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Therapeutic Strategies in Dermatology

Lupus: Key Points

…s Lupus is a disease that presents across a broad spectrum of cutaneous and systemic manifestations. It may be cutaneous-only or systemic with cutaneous manifestations; some patients with systemic lupus do not have cutaneous involvement. Diagnostic…

Therapeutic Strategies in Dermatology

Borreliosis (Lyme Disease): Key Points

…th various Borrelia species causes borreliosis, which may have cutaneous and systemic manifestations. This infection is transmitted through bites of the Ixodes species of ticks. Early Lyme disease (erythema chronicum migrans) and late Lyme disease (a…

Therapeutic Strategies in Dermatology

Sarcoidosis: Key Points

…ough evaluation, as patients may have more than one diagnosis. Cutaneous sarcoidosis generally affects 25-30% of patients with the disease; this number varies depending on the ethnic group. Cutaneous sarcoidosis is generally divided into “specific le…

Therapeutic Strategies in Dermatology

Creeping Eruption, Larva Migrans, and Larva Currens: Overview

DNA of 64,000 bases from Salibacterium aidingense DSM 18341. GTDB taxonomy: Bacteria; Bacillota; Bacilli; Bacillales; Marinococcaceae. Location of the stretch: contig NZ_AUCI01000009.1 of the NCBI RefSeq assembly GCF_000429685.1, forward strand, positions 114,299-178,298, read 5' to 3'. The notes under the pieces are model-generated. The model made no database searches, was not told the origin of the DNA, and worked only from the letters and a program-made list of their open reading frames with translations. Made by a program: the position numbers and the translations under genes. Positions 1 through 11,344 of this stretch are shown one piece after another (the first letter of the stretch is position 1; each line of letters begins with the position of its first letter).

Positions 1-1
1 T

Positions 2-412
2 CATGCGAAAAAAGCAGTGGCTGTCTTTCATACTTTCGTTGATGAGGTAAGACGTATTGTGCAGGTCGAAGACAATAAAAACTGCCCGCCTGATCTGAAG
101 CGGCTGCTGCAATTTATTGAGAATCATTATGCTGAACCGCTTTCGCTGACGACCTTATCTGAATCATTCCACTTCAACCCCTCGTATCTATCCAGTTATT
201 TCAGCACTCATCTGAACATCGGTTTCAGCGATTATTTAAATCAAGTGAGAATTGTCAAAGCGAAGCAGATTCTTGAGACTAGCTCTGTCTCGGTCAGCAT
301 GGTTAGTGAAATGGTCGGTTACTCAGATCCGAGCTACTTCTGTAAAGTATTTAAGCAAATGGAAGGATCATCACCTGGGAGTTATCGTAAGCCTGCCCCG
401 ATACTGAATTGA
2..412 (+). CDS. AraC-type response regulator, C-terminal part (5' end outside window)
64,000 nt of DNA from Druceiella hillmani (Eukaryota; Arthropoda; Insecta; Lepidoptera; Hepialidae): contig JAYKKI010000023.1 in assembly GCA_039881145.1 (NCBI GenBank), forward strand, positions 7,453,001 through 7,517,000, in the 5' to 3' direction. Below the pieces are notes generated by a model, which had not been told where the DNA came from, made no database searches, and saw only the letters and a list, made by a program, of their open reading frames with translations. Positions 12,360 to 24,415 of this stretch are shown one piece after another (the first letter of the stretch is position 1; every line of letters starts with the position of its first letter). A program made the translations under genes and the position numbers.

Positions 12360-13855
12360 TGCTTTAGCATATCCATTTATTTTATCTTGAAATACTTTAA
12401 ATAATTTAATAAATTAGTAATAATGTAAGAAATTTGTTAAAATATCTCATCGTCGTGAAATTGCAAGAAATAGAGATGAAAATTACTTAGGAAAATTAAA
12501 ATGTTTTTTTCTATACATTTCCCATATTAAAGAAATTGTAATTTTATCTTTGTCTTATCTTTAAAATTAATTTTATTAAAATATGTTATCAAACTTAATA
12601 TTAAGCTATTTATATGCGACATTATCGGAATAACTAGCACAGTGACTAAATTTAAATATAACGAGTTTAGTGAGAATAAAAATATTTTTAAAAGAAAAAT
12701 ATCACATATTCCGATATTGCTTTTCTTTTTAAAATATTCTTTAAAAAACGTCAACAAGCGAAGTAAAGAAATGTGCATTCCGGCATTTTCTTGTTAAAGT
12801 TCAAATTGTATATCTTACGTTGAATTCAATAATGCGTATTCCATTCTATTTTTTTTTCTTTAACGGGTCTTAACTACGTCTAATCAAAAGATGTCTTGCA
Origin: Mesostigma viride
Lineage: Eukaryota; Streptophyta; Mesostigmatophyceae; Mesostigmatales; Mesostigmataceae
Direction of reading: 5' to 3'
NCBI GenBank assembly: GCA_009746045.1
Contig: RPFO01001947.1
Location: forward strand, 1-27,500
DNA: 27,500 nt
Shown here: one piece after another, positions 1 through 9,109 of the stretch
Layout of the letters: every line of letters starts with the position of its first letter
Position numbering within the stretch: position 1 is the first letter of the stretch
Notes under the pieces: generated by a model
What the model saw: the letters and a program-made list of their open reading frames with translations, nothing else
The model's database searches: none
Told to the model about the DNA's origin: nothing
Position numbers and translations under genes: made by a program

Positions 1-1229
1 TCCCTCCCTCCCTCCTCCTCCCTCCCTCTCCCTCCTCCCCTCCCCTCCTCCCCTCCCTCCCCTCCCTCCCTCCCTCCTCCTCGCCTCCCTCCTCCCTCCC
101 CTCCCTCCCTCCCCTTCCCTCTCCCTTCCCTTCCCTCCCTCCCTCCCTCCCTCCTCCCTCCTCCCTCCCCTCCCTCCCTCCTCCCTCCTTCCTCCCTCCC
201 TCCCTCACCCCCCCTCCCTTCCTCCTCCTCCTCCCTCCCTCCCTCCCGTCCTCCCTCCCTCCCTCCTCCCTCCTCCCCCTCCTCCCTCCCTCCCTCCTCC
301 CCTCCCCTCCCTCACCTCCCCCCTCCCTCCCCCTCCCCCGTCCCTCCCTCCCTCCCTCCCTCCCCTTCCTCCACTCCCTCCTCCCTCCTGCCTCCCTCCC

Treatment Cutaneous Larva Migrans (CLM) [The treatment for larva currens is somewhat different so the two diseases are discussed separately.] Cutaneous larva migrans is due to animal (usually canine) hookworm. It presents as serpiginous papules on t…

Therapeutic Strategies in Dermatology

Urticaria Pigmentosa / Mastocytosis: Key Points

…r/spleen/lymphatic tissues Urticaria pigmentosa is a form of cutaneous mastocytosis most common in childhood, characterized by brown papules, plaques, or nodules, which may urticate when stroked. Patients with cutaneous mastocytosis may have a si…

Therapeutic Strategies in Dermatology

Kaposi’s Sarcoma: Overview

…. The following staging system may be used: Stage I: Localized cutaneous (fewer than 10 lesions, or one anatomic region); Stage II: Disseminated cutaneous (more than 10 lesions, or more than one anatomic area); Stage III: Visceral only; Stage IV: Cut…

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